Many feel a sense of dread when they imagine a shark fin circling them in the sea.
Ever since Jaws hit cinema screens four decades ago, many have been fearful of the sea predators.
So how can you gage if you are actually in any danger? And what are the chances of this scenario ever playing out?
On the Discovery Channels TV show, Naked and Afraid, Ky Furneaux came face-to-face with the killer fish.
MUST SEA: If a shark shows these signs, it could be feeling provoked (Pic: GETTY)
Ky is a survivalist and former Hollywood stuntwoman who believes that sharks are “misunderstood” creatures.
The 45-year-old added that it is unlikely that the fish will be a threat to humans.
She told Daily Mail Australia: "I think they're (sharks) amazing, I think they're hugely misunderstood and I have been working to get more comfortable around them myself.
"They're like any animal, they have certain body language that you watch out for."
The TV star explained that its easy to spot when sharks are in danger of snapping.
Comparing them to dogs, she urged swimmers to look for signs of their agitation.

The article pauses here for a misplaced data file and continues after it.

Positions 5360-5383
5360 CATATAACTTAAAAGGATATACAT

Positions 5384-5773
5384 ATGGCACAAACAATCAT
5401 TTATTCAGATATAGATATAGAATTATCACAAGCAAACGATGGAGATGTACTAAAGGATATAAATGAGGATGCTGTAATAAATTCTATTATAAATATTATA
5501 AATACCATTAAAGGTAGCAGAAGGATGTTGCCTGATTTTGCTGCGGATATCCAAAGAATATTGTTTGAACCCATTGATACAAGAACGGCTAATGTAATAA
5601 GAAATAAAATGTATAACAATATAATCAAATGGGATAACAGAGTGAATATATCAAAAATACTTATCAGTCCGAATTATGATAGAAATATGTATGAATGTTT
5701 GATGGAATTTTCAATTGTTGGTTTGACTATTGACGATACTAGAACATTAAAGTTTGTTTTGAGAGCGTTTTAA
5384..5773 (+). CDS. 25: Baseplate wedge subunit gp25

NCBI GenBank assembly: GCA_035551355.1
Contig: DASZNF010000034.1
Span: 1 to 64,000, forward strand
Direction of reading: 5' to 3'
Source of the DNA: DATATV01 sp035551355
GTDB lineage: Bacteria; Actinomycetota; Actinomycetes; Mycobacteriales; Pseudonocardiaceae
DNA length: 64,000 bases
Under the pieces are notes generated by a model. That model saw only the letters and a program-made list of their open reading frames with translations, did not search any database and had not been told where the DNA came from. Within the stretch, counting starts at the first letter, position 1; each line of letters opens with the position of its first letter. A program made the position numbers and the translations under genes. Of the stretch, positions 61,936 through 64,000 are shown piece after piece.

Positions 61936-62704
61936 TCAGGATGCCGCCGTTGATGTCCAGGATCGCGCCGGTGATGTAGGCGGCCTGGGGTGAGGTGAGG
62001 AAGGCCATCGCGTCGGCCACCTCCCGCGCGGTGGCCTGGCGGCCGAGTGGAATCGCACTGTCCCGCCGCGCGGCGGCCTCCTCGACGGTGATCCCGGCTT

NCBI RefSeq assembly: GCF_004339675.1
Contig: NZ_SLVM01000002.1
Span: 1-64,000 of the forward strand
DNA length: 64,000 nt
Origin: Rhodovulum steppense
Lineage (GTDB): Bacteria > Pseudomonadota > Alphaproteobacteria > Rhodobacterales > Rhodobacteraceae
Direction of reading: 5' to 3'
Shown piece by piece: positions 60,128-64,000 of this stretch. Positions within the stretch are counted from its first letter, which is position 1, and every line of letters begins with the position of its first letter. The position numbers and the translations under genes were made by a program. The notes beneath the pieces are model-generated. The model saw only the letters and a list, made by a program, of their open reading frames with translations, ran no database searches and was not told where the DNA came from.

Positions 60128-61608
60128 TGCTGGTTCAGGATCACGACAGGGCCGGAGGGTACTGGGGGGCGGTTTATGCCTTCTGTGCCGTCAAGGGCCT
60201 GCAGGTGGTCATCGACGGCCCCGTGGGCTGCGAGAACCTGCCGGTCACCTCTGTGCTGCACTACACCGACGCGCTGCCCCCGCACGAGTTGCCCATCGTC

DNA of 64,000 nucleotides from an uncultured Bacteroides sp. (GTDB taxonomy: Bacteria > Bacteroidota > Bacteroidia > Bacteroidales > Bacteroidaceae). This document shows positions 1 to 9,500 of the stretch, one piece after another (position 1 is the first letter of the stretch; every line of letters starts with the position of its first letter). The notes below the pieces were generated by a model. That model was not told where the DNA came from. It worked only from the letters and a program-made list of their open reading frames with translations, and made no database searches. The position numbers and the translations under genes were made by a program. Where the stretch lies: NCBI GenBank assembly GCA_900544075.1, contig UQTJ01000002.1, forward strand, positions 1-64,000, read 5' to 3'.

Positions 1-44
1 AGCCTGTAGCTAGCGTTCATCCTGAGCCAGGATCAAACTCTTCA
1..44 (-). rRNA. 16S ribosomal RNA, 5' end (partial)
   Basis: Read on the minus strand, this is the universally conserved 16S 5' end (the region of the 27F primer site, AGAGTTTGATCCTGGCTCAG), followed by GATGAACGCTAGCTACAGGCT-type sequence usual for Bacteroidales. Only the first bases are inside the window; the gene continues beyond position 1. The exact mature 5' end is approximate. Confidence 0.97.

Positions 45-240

Ky said: "Sharks are very similar. When you see them in the ocean they move quite smoothly when they are not in predator mode.
"You see them cruising along… and they're not threatening but then you can see when they start to go into hunt mode.
"They do sort of puff up a little bit in their movements and become sharper and more erratic. You can tell that they're getting excited by something."
NOT SOMEFIN TO FRET ABOUT: The chances of being attacked by a shark are very low (Pic: GETTY) 5bfd061a132410bcca7d4db2
Previously, Daily Star Online spoke to a wildlife expert about what to do if you see a shark in the sea.
As thrashing about in the water can provoke the sea creatures, swimmers are advised to remain calm if they come across them.
Richard Peirce said: “If swimmers see a shark, the best thing is to stay calm, keep eye contact, and try and slowly move away.
“The worst thing is to thrash about or panic and start to try and swim away on the surface.”
Other ways to reduce your chances of being attacked include sticking to shallow and clear waters.
Its also advisable to avoid areas where fishermen are operating as their bait can lure sharks.
If you still fear sharks, you should remember that the chances of being harmed by one are extremely low.
There are more than 480 species of shark in the worlds sea and oceans, few of which are deemed to be a danger.
The International Shark Attack File recorded 88 unprovoked attacks last year – and just five of these were fatal.